“Why are you down in the dumps, dear soul? Why are you crying the blues? Fix my eyes on God- soon I’ll be praising again. He puts a smile on my face. He’s my God. When my soul is in the dumps, I rehearse everything I know of you.” Psalm 42:5, The Message

The deal with life is that it is up and down. Welcome to a broken world. Someone says something encouraging and I’m refreshed. Lunch plans get cancelled and I’m thrown off. I bomb a test and I feel like a failure. I get a CPO note and I’m encouraged. I laugh with friends at dinner and I’m grateful. I catch an unflattering glimpse of myself in a window and I’m filled with insecurity. Someone ignores me and I’m frustrated. Me. Me. Me. It’s all about me. It’s all affecting me. My life revolves around me. . .and it can happen even when I’m trying to focus on Jesus and process this life with Him.

This wasn’t where I was planning on going when I started typing this, but hey, it’s real.

I know the “joy of the Lord is my strength,” but do I know it? Joy isn’t faking being ok when you aren’t. It isn’t ignoring the crappy emotions. But it’s not living in them either – because living in my emotions, sometimes over-processing my emotions, negates the sovereignty and victory and strength of Jesus for my life. He is consistent when my circumstances aren’t. And if I’m not focused on that, and I’m focused on myself, even myself with Jesus, it’s no wonder that I feel tossed about by the waves of life.

Look, the authors of the Psalms get about as real as you can. Life is hard and it’s messy and external things do affect us. I won’t deny that it bothers me when people use the prayer chapel for things other than the Lord or that I can get a little cynical when I’m tired. It makes me feel good to receive encouraging notes, when my friends make me laugh, or when people intentionally pray over me. But none of those things can be my focus. I can’t focus on how they make me feel; as soon as I do more with it than submit the very real feelings to the Lord, the Enemy has a foothold. My joy is gone and I become contingent on externalities (a term that took on new meaning after I took economics).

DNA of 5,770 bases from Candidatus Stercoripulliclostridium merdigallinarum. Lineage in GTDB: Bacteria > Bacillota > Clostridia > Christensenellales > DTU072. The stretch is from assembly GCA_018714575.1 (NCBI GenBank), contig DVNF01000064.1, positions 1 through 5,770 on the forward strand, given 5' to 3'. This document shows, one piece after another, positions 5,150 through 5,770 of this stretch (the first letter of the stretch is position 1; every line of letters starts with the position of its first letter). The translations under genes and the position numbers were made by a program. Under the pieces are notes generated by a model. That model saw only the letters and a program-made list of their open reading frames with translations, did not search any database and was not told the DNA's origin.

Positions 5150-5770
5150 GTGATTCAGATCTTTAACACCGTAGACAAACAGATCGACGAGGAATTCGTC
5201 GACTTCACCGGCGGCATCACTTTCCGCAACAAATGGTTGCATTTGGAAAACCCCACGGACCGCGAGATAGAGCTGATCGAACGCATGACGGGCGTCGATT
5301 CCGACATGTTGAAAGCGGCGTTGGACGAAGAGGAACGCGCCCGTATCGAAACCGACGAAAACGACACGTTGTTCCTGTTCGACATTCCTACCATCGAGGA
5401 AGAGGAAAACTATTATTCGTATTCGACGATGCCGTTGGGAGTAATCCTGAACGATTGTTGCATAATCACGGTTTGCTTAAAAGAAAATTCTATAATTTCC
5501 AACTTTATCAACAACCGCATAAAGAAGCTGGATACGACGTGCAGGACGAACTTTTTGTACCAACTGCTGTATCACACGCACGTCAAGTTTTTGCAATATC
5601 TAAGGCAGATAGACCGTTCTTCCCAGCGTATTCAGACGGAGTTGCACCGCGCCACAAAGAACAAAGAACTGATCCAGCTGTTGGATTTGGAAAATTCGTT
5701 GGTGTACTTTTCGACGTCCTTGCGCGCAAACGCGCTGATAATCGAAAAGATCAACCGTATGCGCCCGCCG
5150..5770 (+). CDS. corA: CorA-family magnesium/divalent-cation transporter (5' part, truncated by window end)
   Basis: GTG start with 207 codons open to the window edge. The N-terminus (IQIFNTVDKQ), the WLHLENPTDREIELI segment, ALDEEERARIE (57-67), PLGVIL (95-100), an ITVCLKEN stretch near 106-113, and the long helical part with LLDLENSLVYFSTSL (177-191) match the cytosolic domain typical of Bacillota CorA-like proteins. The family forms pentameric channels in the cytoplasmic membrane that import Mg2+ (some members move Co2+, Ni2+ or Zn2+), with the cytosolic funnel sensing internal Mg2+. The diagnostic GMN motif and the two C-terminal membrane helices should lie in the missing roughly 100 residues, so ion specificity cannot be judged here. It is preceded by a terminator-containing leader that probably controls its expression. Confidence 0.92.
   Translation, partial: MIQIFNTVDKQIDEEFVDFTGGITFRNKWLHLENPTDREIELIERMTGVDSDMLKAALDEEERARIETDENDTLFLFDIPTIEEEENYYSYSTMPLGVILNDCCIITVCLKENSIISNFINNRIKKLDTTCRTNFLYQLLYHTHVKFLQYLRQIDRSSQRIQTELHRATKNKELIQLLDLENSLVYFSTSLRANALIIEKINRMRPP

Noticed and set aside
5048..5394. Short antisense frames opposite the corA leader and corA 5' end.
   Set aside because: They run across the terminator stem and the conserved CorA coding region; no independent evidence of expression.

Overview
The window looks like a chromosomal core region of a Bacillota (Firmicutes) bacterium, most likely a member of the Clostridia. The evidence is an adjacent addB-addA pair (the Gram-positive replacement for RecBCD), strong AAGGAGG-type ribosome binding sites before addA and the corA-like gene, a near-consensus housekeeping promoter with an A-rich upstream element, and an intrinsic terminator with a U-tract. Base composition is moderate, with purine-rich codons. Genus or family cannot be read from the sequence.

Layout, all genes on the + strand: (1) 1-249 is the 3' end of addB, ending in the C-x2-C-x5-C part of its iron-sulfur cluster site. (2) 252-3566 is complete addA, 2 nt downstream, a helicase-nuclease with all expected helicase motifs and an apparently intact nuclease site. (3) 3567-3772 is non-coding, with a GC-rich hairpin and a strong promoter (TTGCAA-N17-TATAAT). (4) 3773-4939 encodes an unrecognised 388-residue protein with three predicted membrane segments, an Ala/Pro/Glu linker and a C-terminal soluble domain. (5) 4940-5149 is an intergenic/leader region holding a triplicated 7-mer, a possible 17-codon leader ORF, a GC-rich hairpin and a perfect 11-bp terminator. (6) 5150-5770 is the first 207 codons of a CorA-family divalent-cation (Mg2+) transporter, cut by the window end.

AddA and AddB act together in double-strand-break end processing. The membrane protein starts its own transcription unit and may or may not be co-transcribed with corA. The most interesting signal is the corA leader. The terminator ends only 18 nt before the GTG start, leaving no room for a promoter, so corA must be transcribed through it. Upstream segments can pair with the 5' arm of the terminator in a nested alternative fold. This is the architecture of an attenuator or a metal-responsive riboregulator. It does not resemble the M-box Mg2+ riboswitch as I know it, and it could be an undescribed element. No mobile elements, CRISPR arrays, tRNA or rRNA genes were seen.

Obviously I wouldn’t be writing this if it hasn’t been an issue all semester. I’ve been pressing into circumstances and emotions, trying to fix them and understand them. But we aren’t called to press into things, we are called to press into Jesus. He is where consistent joy and love and peace and hope are found.

So, that’s where I am. Learning to step back and confess and release. And then press into the only One who’ll get my eyes of myself and onto Eternity. Because life is messy, but the joy of the Lord will be our strength. He’s the only one who can put a smile on our face, regardless of the storm or sunshine around us, because He’s the only One who’s above it all. He’s already won, y’all. Our sovereign God is on the throne and He is loves us with a love that is beyond the fraction of our comprehension. Let’s press into that; let’s press into Him.